2017 — what a year for women! Well, maybe not all women (sorry Hillary), but it was definitely a year of breaking the cliché fairy tale storyline and of redefining the character of a “leading” lady. Between Israel’s very own Gal Gadot bringing powerful women to the forefront in Wonder Woman and Time Magazine recently honoring multiple courageous woman as their “Person(s) of 2017,” the opportunity to shed that same light on women during Hanukkah cannot be missed.
We all know how the storylines of famous fairytales go. The tiaras, the dresses, the knight in shining armor are simply the accessories we put on to better portray the characters acting out the “princess is saved by a noble prince” tale. It’s the basic recipe to a happy ending, a plot that will have girls on the edge of their seats, waiting breathlessly for the story’s finale. Inevitably relieved, they sigh, “Well thank God the glass slipper fit because without the prince, she would be doomed, and this story would be terrible.”
However, the Jewish women of our heritage have always contradicted that storyline by cutting the helplessness and dependency act out of the script. Esther and Ruth, just to name two, were truly wonder-women who needed nothing more than their faith in God as their sword and shield. They had the courage to not only be their own hero but also to save those around them.
In this holiday’s narrative, the Maccabees, a small group of champions that defeated the Greeks, have the spotlight; the story of the ‘Hanukkah Heroine’ Judith is often over-shadowed. The reason for this is partly due to the fact that the Hebrew text for the story was lost ages ago, leaving nothing but the greek translation behind. Our ancestors passed down what they could orally, which has left us with many different versions of the Judith story. While some versions say it occurred earlier, many say she acted during the time of the Maccabean revolt, which is why her tale is traditionally recounted during this time of year:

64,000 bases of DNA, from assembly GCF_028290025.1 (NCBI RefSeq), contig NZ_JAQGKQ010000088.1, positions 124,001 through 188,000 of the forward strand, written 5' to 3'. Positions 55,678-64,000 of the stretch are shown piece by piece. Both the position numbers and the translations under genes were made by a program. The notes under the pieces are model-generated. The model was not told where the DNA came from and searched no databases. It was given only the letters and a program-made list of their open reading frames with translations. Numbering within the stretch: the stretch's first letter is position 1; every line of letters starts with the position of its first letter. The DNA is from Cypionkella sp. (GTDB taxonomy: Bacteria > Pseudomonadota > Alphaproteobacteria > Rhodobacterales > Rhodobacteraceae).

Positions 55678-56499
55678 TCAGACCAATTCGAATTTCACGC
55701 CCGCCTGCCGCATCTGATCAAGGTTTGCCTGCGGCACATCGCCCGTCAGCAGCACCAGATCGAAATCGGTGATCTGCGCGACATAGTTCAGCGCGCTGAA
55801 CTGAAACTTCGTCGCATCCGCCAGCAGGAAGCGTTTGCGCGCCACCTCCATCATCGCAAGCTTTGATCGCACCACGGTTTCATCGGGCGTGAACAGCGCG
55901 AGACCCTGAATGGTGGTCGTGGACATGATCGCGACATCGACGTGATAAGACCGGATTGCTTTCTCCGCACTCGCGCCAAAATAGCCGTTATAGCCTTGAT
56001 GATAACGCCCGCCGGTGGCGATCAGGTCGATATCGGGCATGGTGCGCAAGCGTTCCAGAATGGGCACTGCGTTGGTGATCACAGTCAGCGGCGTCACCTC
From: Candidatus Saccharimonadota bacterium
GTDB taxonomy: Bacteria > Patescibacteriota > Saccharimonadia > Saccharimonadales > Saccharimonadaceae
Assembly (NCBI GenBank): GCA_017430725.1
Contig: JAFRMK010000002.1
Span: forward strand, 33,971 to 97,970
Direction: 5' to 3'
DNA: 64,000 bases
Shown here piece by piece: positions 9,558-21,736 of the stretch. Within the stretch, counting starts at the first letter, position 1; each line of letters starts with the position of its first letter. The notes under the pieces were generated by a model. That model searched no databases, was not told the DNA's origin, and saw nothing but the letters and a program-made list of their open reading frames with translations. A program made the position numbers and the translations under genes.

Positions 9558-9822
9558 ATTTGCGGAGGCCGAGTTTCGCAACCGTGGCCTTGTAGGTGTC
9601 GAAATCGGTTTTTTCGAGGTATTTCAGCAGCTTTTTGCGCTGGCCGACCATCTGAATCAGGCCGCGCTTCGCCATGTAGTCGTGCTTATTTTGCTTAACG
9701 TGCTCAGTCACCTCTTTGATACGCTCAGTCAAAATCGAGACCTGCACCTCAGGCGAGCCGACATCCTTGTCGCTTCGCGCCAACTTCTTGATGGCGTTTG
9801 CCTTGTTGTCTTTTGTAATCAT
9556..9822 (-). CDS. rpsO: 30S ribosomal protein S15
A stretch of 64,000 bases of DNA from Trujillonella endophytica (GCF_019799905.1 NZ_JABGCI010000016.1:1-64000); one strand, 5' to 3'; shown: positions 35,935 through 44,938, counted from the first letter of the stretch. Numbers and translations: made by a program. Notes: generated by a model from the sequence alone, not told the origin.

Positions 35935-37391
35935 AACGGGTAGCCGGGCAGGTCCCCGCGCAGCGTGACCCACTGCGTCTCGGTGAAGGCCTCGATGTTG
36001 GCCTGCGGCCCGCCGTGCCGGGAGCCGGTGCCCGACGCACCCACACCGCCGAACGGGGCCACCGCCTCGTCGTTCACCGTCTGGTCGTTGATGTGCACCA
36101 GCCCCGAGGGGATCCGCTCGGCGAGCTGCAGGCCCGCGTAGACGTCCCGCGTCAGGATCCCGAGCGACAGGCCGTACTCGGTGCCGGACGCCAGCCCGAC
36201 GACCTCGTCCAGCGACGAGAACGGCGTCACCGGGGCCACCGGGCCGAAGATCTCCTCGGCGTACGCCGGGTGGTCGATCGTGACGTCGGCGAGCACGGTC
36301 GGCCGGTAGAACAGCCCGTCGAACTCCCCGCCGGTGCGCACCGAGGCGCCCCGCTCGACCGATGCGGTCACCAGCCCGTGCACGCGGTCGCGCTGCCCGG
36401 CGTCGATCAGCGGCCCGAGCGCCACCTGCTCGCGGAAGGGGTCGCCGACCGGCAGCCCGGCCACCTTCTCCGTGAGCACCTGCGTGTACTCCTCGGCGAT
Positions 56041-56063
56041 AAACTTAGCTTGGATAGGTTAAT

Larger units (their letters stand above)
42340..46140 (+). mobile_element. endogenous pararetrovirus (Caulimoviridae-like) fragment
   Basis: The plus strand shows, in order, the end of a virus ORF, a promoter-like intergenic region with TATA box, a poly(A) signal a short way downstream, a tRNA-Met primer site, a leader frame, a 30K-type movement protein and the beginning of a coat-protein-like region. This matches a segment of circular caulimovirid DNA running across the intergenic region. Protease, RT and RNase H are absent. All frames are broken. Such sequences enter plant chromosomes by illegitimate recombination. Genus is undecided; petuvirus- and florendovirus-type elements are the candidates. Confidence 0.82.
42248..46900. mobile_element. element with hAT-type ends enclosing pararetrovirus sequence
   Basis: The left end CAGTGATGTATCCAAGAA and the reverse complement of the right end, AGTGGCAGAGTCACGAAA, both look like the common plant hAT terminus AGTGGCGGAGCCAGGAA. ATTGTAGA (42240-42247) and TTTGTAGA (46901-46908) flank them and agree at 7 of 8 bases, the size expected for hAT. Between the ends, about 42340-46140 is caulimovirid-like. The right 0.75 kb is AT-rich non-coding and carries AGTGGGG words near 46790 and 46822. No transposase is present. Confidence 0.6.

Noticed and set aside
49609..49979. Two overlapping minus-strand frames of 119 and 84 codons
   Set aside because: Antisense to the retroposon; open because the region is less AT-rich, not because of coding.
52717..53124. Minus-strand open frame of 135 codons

In the land of Judea far away, an enemy general besieged the Jews. Famous for their faith, these Jews prayed for salvation — little did they know, they would be saved through a beautiful woman, Judith. God fearing and strong, she proposed to the High Priest that she go into the enemies quarters and try out a plan she had to stop the madness.
Hesitantly, the priest agreed. Soon, Judith and her maid were asking to speak to the lead general. Telling him what he wanted to hear, the brilliant woman appealed to him in every way and got him to believe that she was on his side. When she next visited, Judith brought along cheese and wine — while he thought it was a toast to the destruction of the Jews, it was really a bold stroke of Judith’s plan.
As he feasted on the cheese and washed it down with her wine, he began to feel drowsy and soon passed out. With God in her heart and the remembrance of a past Jewish heroine, Yael’s, similarly bold actions, Judith reached for the general’s sword, and, as planned, chopped, off his head. Judith and her maid fled at once, returning to the village with the general’s head in their hands.
Commentaries such as Rashi claim that the death of this general contributed directly to the Maccabees’ military victory. To re-live her courage, woman are included in the time-bound obligation of lighting Chanukah candles, they customarily eat cheesy foods and they spend the 30 minutes after candle lighting relaxing.
So this Hanukkah, help end this “Woman’s Year” off on a powerful note by sharing the story of the Hanukkah Heroine. And remember, when a woman combines her unique God given blessings and strengths with her faith, she has the power to free herself from the tower, slay her own dragon and live happily ever after.